Conjugated equine estrogens and peripheral arterial disease risk: The Women's Health Initiative

Judith Hsia*, Michael H. Criqui, David M. Herrington, Jo Ann E. Manson, Lie Ling Wu, Susan R. Heckbert, Matthew Allison, Mary McGrae McDermott, Jennifer Robinson, Kamal Masaki

*Corresponding author for this work

Research output: Contribution to journalArticlepeer-review

48 Scopus citations

Abstract

Background: Estradiol reduced progression of ultrasonographic carotid disease in a randomized trial. No trials of unopposed estrogen for prevention of lower extremity arterial disease or aortic aneurysm have been conducted. Methods: The Estrogen Alone trial randomized 10 739 postmenopausal women with prior hysterectomy, mean age 63.6 ± 7.3 years, to conjugated equine estrogens (CEE 0.625 mg/d) or placebo and documented health outcomes over an average of 7.1 ± 1.6 years. Results: A trend toward increased risk of peripheral arterial events with CEE was observed (hazard ratio [HR] 1.32, 95% CI 0.99-1.77). Carotid arterial events (HR 1.19, 95% CI 0.82-1.74), lower extremity arterial events (HR 1.41, 95% CI 0.86-2.32), and abdominal aortic aneurysm (HR 2.40, 95% CI 0.92-6.23) were more frequent, but not individually significant, in the CEE group. However, the composite of lower extremity arterial disease/abdominal aortic aneurysm was significantly more frequent among women assigned to CEE (HR 1.63, 95 % CI 1.05-2.51). In subgroup analyses, no clear pattern of risk with CEE was apparent by age or by time since menopause. Conclusions: Unopposed CEE conferred no protection against peripheral arterial disease among generally healthy postmenopausal women; in fact, there was a suggestion of increased risk.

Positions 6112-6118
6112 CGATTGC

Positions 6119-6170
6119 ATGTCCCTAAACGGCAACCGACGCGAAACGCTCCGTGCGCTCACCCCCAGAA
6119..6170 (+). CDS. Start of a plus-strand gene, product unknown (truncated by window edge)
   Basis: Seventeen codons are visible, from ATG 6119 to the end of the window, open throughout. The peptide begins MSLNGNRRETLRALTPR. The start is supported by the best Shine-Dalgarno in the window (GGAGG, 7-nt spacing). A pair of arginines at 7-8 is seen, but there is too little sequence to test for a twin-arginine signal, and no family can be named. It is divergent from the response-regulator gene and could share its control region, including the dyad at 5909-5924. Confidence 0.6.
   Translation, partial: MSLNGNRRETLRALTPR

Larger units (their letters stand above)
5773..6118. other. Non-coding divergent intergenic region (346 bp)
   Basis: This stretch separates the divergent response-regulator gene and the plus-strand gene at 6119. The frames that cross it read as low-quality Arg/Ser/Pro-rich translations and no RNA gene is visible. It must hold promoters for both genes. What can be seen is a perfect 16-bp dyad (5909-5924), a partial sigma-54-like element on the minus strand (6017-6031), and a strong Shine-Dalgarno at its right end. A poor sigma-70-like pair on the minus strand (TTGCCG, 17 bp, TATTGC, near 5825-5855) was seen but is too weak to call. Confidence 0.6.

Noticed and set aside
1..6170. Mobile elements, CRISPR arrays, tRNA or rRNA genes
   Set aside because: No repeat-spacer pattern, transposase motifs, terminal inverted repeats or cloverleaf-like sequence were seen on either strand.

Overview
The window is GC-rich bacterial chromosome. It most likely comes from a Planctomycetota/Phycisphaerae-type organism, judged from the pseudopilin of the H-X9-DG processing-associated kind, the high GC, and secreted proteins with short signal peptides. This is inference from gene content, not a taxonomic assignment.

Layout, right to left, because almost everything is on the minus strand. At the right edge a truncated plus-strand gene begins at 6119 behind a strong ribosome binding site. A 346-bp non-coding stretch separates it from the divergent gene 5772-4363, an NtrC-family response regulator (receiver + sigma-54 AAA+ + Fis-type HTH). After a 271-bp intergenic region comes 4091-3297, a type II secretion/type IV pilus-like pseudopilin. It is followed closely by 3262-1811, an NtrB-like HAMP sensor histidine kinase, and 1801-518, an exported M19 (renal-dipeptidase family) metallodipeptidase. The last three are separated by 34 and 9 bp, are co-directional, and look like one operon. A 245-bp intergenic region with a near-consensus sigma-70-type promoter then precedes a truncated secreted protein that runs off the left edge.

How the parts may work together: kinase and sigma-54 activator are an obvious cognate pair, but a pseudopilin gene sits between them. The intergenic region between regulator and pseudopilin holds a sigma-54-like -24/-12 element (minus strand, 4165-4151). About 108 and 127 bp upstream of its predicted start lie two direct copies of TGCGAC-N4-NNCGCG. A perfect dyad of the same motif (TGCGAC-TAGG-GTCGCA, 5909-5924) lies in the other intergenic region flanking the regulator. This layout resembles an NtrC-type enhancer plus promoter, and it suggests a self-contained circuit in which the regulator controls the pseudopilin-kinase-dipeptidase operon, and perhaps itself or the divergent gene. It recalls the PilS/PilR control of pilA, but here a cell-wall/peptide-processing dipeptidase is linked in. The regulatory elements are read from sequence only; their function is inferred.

Original languageEnglish (US)
Pages (from-to)170-176
Number of pages7
JournalAmerican heart journal
Volume152
Issue number1
DOIs
StatePublished - Jul 2006

ASJC Scopus subject areas

  • Cardiology and Cardiovascular Medicine

Fingerprint Dive into the research topics of 'Conjugated equine estrogens and peripheral arterial disease risk: The Women's Health Initiative'. Together they form a unique fingerprint.

Cite this